eJournal uffmm.org ISSN 2567-6458, February 25, 2021
Author: Gerd Doeben-Henisch
As described in the uffmm eJournal the wider context of this software project is an integrated engineering theory called Distributed Actor-Actor Interaction [DAAI] further extended to the Collective Man-Machine Intelligence [CM:MI] paradigm. This document is part of the Case Studies section.
HMI ANALYSIS, Part 1
Since January 2021 an intense series of posts has been published how the new ideas manifested in the new software published in this journal can adequately be reflected in the DAAI theoretical framework. Because these ideas included in the beginning parts of philosophy, philosophy of science, philosophy of engineering, these posts have been first published in the German Blog of the author (cognitiveagent.org). This series of posts started with an online lecture for students of the University of Leipzig together with students of the ‘Hochschule für Technik, Wirtschaft und Kultur (HTWK)’ January 12, 2021. Here is the complete list of posts:
In what follows in this text is an English version of the following 5 posts. This is not a 1-to-1 translation but rather a new version:
HMI Analysis as Part of Systems Engineering
As described in the original DAAI theory paper the whole topic of HMI is here understood as a job within the systems engineering paradigm.
The specification process is a kind of a ‘test’ whether the DAAI format of the HMI analysis works with this new application too.
To remember, the main points of the integrated engineering concept are the following ones:
- A philosophical framework (Philosophy of Science, Philosophy of Engineering, …), which gives the fundamentals for such a process.
- The engineering process as such where managers and engineers start the whole process and do it.
- After the clarification of the problem to be solved and a minimal vision, where to go, it is the job of the HMI analysis to clarify which requirements have to be fulfilled, to find an optimal solution for the intended product/ service. In modern versions of the HMI analysis substantial parts of the context, i.e. substantial parts of the surrounding society, have to be included in the analysis.
- Based on the HMI analysis in the logical design phase a mathematical structure has to be identified, which integrates all requirements sufficiently well. This mathematical structure has to be ‘map-able’ into a set of algorithms written in appropriate programming languages running on an appropriate platform (the mentioned phases Problem, Vision, HMI analysis, Logical Design are in reality highly iterative).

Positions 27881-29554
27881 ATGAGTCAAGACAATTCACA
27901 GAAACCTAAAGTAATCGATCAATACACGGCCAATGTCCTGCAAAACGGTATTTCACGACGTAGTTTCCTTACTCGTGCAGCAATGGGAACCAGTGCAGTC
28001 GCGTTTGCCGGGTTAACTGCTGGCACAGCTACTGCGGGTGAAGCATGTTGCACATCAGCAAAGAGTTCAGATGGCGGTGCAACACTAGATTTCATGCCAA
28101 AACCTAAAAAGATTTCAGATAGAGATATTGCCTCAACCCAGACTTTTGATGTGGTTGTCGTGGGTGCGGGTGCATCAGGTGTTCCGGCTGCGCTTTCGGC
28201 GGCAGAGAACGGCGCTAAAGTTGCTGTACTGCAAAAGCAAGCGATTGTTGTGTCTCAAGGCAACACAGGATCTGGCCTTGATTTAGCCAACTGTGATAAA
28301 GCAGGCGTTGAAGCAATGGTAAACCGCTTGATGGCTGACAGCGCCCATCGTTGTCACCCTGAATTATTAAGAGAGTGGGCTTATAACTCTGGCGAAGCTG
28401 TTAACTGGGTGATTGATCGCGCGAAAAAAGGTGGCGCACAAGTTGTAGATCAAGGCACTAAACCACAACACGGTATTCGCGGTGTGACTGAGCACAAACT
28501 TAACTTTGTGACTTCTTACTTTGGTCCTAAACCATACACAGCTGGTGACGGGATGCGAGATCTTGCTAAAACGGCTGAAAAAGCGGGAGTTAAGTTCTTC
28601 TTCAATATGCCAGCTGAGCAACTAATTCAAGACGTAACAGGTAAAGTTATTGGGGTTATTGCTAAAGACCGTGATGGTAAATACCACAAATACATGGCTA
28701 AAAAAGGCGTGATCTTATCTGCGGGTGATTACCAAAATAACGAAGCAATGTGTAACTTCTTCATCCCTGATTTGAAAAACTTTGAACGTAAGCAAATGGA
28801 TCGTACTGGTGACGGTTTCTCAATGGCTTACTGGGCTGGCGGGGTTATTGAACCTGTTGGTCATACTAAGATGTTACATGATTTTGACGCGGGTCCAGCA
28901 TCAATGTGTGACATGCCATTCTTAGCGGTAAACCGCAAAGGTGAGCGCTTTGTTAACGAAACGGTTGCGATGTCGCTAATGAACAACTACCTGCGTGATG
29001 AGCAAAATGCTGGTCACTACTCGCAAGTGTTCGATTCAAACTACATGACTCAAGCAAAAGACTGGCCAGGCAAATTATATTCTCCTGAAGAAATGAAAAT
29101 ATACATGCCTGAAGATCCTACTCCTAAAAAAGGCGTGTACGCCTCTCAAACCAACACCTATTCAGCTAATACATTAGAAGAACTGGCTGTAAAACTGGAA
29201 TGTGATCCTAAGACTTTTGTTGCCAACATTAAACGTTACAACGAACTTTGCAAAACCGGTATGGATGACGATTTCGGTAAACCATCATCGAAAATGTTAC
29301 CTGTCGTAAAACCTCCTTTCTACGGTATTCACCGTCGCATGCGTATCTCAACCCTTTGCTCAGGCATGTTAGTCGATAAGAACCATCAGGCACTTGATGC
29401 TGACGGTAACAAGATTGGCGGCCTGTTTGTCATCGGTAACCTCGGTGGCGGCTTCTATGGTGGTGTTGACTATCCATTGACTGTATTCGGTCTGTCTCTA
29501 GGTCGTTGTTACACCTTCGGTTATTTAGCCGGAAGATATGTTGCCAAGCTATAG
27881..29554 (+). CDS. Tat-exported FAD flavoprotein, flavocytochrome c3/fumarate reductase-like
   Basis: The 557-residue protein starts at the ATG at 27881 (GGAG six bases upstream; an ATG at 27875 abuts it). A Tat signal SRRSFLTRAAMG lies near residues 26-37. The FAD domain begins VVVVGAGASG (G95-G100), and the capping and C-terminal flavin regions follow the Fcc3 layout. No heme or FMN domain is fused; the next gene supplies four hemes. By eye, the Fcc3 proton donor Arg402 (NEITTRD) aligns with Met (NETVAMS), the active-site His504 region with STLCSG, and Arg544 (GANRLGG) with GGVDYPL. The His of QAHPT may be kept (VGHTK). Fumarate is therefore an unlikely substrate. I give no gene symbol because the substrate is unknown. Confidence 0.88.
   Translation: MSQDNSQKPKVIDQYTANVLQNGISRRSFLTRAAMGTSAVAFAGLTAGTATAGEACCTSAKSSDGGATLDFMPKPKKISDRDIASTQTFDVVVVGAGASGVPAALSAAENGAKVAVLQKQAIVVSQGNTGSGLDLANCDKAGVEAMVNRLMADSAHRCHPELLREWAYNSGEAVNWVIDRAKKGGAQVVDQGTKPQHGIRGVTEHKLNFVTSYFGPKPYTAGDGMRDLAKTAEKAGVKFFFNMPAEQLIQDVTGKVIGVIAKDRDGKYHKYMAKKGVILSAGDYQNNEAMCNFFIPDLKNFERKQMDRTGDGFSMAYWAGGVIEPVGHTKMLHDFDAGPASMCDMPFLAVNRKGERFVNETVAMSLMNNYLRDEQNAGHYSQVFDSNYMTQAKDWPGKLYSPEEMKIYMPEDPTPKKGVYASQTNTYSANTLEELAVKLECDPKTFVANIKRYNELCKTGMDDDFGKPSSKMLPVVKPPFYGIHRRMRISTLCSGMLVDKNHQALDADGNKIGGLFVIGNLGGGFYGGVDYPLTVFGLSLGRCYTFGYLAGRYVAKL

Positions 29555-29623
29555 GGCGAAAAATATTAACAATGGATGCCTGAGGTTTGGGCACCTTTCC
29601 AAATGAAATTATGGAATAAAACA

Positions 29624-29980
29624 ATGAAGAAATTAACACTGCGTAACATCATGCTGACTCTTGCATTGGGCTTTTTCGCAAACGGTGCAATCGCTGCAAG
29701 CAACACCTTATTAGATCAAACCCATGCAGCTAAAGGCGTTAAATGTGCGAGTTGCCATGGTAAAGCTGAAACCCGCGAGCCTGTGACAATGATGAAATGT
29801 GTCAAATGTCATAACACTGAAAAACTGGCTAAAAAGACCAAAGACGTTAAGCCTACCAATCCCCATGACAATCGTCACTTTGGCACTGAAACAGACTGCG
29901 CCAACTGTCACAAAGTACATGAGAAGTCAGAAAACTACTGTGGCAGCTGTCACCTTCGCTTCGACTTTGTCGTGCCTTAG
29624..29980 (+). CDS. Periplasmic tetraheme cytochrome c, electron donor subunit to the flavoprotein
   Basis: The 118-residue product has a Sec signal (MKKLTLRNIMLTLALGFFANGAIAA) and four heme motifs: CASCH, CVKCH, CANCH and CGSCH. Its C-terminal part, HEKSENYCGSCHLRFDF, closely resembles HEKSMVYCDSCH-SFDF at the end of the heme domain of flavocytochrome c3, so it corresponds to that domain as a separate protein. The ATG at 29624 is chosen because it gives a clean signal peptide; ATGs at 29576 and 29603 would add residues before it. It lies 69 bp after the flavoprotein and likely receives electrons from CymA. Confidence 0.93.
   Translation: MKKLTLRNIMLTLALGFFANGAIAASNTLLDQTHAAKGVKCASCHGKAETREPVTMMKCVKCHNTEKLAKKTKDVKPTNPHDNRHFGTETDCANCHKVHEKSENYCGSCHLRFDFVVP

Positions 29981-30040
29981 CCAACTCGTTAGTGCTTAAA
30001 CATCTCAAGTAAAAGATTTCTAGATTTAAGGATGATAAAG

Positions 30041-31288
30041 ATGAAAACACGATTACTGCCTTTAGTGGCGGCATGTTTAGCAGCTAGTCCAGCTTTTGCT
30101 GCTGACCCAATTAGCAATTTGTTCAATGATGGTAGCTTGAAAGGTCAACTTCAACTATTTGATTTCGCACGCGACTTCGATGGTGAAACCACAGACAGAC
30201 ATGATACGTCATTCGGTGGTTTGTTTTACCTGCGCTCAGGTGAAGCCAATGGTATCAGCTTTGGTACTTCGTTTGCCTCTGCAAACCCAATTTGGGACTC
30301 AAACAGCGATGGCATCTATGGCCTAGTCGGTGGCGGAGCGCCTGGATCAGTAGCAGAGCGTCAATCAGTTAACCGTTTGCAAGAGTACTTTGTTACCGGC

- During the implementation phase the algorithms will be translated into a real working system.
Which Kinds of Experts?
While the original version of the DAAI paper is assuming as ‘experts’ only the typical manager and engineers of an engineering process including all the typical settings, the new extended version under the label CM:MI (Collective Man-Machine Intelligence) has been generalized to any kind of human person as an expert, which allows a maximum of diversity. No one is the ‘absolute expert’.
As ‘intelligence’ is understood here the whole of knowledge, experience, and motivations which can be the moving momentum inside of a human person. As ‘collective’ is meant the situation, where more than one person is communicating with other persons to share it’s intelligence.
Today there are discussions going around about the future of man and (intelligent) machines. Most of these discussions are very weak because they are lacking clear concepts of intelligent machines as well of what is a human person. In the CM:MI paradigm the human person (together with all other biological systems) is seen at the center of the future (by reasons based on modern theories of biological evolution) and the intelligent machines are seen as supporting devices (although it is assumed here to use ‘strong’ intelligence compared to the actual ‘weak’ machine intelligence today).
CM:MI by Design
Although we know, that groups of many people are ‘in principal’ capable of sharing intelligence to define problems, visions, constructing solutions, testing the solutions etc., we know too, that the practical limits of the brains and the communication are quite narrow. For special tasks a computer can be much, much better. Thus the CM:MI paradigm provides an environment for groups of people to do the shared planning and testing in a new way, only using normal language. Thus the software is designed to enable new kinds of shared knowledge about shared common modes of future worlds. Only with such a truly general framework the vision of a sustainable society as pointed out by the United Nations since 1992 can become real.